Seizure Medications for Dogs

Yellow labrador retriever resting head on ground next to pill drams.

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Seizures occur when electrical signals become uncontrolled in the brain. They may occur in dogs with certain diseases, tumors, toxicities, or too high of a body temperature and even for reasons that are not able to be explained. But if seizures last for too long they can cause permanent damage to a pet. Because of this, it is important to manage the frequency and severity of seizures in dogs.

Various medications may be recommended by your veterinarian if your dog starts having seizures. The type of drug that your pet takes may depend on some factors including cost, dosage, and side effects.

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    One of the most commonly used medications to manage seizures in dogs is called phenobarbital. It is a type of drug called a barbiturate and works like other seizure medications by sedating or slowing brain activity. This slowing of the brain activity is helpful since the brain is overactive when a dog is having a seizure. Phenobarbital is commonly used because it is not only effective but it is also usually one of the least expensive options for seizure medication. Medications to manage seizures are typically used life long so the cost of them adds up quickly.

    If your pet takes phenobarbital then your veterinarian will routinely check its blood work to ensure there are no detrimental side effects and that the drug levels are appropriate in the body. Phenobarbital is known to cause liver dysfunction since it is primarily metabolized in the liver so some pets may not be able to take it if their livers are already compromised or damaged. It is typically dosed twice daily.

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    Much newer to the seizure medication market than phenobarbital, levetiracetam is a drug more often known by its brand name, Keppra®. Instead of being metabolized by the liver, levetiracetam is metabolized by the kidneys so it may be a better option than phenobarbital for some pets.

    Levetiracetam is usually dosed three times a day but there is also an extended release product that allows for twice daily dosing. There are no drug level monitoring blood work options specific to this drug like there are for phenobarbital but routine organ function screening is still recommended for most dogs on any long term medication.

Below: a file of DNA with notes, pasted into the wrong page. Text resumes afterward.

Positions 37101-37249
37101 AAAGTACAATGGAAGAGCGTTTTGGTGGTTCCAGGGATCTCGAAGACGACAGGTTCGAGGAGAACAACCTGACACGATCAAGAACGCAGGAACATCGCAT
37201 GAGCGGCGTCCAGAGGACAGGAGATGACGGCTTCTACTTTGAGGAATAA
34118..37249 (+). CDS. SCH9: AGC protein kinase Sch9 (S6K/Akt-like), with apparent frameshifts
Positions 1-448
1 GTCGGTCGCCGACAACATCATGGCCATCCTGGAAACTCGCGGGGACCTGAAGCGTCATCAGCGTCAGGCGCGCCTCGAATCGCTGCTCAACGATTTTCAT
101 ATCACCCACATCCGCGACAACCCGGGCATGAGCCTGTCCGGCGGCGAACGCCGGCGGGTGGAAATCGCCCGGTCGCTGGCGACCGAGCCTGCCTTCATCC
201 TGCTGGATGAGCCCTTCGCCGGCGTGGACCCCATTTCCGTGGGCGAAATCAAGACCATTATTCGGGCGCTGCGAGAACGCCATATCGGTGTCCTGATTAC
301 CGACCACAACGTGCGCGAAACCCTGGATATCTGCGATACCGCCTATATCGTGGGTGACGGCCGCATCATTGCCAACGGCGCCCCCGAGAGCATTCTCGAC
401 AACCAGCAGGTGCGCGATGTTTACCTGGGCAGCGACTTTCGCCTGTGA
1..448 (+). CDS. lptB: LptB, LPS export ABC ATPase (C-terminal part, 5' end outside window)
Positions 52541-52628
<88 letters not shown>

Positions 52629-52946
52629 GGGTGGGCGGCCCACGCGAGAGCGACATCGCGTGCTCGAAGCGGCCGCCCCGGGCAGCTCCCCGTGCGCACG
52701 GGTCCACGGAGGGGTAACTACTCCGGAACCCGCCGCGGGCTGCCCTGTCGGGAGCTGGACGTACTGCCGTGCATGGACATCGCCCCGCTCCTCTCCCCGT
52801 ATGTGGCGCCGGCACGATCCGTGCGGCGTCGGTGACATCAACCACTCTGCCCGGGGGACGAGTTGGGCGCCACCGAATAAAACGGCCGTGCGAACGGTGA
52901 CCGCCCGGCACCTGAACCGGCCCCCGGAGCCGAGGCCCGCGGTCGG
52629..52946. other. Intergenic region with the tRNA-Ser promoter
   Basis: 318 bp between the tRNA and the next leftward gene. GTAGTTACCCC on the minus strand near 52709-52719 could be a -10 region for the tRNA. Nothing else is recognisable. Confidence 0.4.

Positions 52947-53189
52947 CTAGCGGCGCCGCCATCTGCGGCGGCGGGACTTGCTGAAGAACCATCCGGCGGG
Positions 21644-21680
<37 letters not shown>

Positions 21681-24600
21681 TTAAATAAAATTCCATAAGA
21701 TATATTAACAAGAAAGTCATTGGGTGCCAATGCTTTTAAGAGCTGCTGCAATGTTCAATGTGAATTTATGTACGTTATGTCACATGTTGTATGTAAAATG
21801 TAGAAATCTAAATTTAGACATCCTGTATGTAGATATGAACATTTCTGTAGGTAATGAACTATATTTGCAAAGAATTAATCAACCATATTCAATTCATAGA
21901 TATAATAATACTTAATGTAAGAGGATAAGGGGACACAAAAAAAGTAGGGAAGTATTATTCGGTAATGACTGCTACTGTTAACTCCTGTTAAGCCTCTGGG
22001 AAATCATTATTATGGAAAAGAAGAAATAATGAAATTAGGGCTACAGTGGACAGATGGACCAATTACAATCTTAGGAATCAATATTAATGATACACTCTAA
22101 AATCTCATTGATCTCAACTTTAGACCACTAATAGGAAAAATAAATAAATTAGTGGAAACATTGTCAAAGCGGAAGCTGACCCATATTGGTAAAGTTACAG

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    Potassium Bromide

    Potassium bromide, or KBr, is a medication used to help manage seizures in dogs. It may come in a tablet, capsule, or liquid form. Potassium bromide may be used alone or in addition to another seizure medication, most commonly phenobarbital, depending on the severity of your dog's seizures. Blood monitoring is typically performed a few times a year to monitor the level of this drug in your dog's body. Sedation is the most commonly observed side effect in dogs taking this medication but that usually goes away on its own as a dog's body adjusts to the KBr.

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    Diazepam or Midazolam

    Diazepam and midazolam are drugs in the benzodiazepine class. They are short-acting and cause sedation so they are typically only used when a dog is actually having seizures, not as a long term, daily medication to help manage them. These medications are usually also only used as injections but may be sent home to use rectally in a dog that is having a seizure at home. While they are short-acting, they are also very fast-acting so this means they take effect quickly but don't last very long in the body.

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    While no one really understands exactly how zonisamide works, it is a newer medication that may be used to help manage seizures in dogs. Zonisamide can be used alone or in addition to another medication. It is also typically given twice daily in a pill form. Side effects are not common but some reports of wobbling and sedation have been noted.

In addition to medications, special diets and supplements are sometimes used to help manage seizures in dogs. Therapeutic diets formulated to support brain function may include ingredients such as medium chain triglyceride oil and Omega 3 fatty acids. These can be fed with or without seizure management medications but some dogs may benefit from doing both. SAMe (S-adenosylmethionine) and other supplements may also be recommended for dogs with seizures to help support brain health but your veterinarian should be consulted before any changes are made to your pet's diet.

If you suspect your pet is sick, call your vet immediately. For health-related questions, always consult your veterinarian, as they have examined your pet, know the pet's health history, and can make the best recommendations for your pet.
Article Sources
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  1. Antiepileptic Drugs Used To Stop Ongoing Seizure ActivityVeterinary Manual

  2. Packer, Rowena et al. Assessment Into The Usage Of Levetiracetam In A Canine Epilepsy ClinicBMC Veterinary Research, vol 11, no. 1, 2015, p. 25. Springer Science And Business Media LLC, doi:10.1186/s12917-015-0340-x

  3. Potassium Bromide: Is It Safe For Dogs?U.S. Food And Drug Administration, 2020

  4. Podell, M. et al. 2015 ACVIM Small Animal Consensus Statement On Seizure Management In DogsJournal Of Veterinary Internal Medicine, vol 30, no. 2, 2016, pp. 477-490. Wiley, doi:10.1111/jvim.13841